The first book from the Center's US-Iran project was published in May—Becoming Enemies: US-Iran Relations and the Iran-Iraq War, 1979-1988. Published by Rowman & Littlefield, the book is the work of five coauthors who are the key players in the project: James Blight and Janet Lang (University of Waterloo), Malcolm Byrne (National Security Archive), Hussein Banai (Occidental College), and the Center's John Tirman. Bruce Riedel, who advised President Clinton on U.S.-Iran issues, contributed a foreword. The project is designed to bring together policy makers from the US, Iran, and elsewhere to explore in detail, often for the first time as a group, the key events in a difficult relationship. The project asks if there were missed opportunities to improve the relationship, and why. Later works will examine the period of reform and the 2001-2009 period. It is supported by the Carnegie Corporation of New York, the Arca Foundation, and an MIT alumnae family.


April 19, 2012

Turkey's new global activism

CIS organized a three-day workshop in Istanbul, April 12-14, to assess Turkey's new global role and its application of hard and soft power in its region. Hosted by the Friedrich Ebert Foundation, the workshop brought together scholars and practitioners from Egypt, Israel, Palestine, Russia, Azerbaijan, Saudi Arabia and elsewhere, including leading Turkish intellectuals and officials. Along with CIS executive director John Tirman, the meeting was shaped by Professor Mario Zucconi (Princeton), Professor Kristin Fabbe (Claremont McKenna), who recently earned a Ph.D. in political science from MIT, and Michael Meier of the Ebert Foundation. Presentations were also made in Ankara to the diplomatic corps, and will be forthcoming in Washington, D.C., Brussels, and Berlin. The workshop prompted considerable coverage in Turkey, and the organizers expect further engagement.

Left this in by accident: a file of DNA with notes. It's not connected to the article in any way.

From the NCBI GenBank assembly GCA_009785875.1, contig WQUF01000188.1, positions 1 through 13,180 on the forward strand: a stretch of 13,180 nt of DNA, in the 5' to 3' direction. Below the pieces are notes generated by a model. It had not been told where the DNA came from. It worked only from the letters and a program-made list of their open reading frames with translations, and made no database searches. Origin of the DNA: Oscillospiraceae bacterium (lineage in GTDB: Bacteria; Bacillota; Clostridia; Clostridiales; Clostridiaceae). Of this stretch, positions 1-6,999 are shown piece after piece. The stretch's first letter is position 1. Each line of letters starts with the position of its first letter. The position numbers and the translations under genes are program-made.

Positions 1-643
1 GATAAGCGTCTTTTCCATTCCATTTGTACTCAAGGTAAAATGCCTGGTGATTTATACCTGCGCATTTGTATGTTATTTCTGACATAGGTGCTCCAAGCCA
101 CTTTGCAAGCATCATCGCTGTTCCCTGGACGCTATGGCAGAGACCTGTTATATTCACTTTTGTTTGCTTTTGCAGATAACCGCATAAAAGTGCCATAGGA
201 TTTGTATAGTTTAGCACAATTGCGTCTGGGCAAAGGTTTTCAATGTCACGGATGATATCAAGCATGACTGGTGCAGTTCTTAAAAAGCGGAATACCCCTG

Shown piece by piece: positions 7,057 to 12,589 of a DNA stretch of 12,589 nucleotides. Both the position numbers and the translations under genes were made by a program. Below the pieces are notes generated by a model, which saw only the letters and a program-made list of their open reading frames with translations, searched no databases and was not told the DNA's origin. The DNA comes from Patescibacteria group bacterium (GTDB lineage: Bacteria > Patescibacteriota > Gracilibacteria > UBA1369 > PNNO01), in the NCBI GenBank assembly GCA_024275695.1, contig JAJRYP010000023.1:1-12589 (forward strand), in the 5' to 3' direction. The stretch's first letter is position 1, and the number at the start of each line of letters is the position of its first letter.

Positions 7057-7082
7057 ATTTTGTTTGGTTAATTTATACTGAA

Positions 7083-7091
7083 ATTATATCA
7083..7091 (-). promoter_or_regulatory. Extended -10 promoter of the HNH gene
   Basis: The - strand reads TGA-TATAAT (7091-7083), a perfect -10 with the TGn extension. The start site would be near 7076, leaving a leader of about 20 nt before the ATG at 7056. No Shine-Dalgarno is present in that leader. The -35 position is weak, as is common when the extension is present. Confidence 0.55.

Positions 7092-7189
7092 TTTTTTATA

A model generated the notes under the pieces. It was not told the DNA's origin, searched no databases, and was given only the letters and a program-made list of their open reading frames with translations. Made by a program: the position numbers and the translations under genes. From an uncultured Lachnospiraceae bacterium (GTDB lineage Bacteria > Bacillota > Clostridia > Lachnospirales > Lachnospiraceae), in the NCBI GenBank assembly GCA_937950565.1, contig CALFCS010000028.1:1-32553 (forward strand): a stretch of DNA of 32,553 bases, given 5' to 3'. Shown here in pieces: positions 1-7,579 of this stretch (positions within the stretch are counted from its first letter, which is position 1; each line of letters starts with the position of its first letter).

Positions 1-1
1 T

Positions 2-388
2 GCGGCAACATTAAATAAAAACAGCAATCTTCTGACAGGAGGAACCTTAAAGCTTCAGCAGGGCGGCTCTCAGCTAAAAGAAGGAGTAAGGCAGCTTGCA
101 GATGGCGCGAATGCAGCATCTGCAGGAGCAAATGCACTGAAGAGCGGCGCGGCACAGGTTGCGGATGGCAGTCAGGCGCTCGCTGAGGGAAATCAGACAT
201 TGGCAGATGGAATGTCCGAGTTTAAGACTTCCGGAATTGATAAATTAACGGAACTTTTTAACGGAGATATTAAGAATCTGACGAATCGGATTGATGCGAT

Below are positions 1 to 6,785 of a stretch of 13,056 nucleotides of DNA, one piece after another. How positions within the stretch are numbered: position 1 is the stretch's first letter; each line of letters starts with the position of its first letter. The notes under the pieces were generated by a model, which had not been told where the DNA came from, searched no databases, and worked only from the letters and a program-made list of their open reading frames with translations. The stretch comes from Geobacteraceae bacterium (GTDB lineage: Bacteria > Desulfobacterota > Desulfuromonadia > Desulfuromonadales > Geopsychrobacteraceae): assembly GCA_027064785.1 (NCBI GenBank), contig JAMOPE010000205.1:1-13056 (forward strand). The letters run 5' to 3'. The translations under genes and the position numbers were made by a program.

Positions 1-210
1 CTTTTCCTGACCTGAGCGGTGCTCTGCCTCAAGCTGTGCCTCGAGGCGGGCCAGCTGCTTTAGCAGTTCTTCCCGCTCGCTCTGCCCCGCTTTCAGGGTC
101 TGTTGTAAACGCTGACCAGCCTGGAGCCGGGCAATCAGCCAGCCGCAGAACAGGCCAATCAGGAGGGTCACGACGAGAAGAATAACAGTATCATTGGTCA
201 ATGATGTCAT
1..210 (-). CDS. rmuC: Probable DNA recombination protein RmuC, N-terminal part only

April 11, 2012

MISTI adds MIT Korea and MIT Russia

Working with a network of leading companies and universities, MISTI connects students with select hands-on professional and research internships around the globe. The two newest country programs are MIT Korea and MIT Russia. To help make an international experience available to every MIT student, MISTI internships are all-expenses-paid. Apply today!


April 1, 2012

CIS summer study grant

Doctoral students in international affairs may receive up to $3,000 in summer support for dissertation research on a broad range of global issues. Grants may be requested either for fieldwork and/or archival research, or for home-based research and writeup. The main criteria for determining awards will be the importance of the research question and the quality of the research proposal, and the strength of the letter of support. The deadline for applications is Tuesday, April 3, 2012. More information about the CIS Summer Study Grant. For those applying, read the FAQ.


February 10, 2012

Meet the PEGS fellows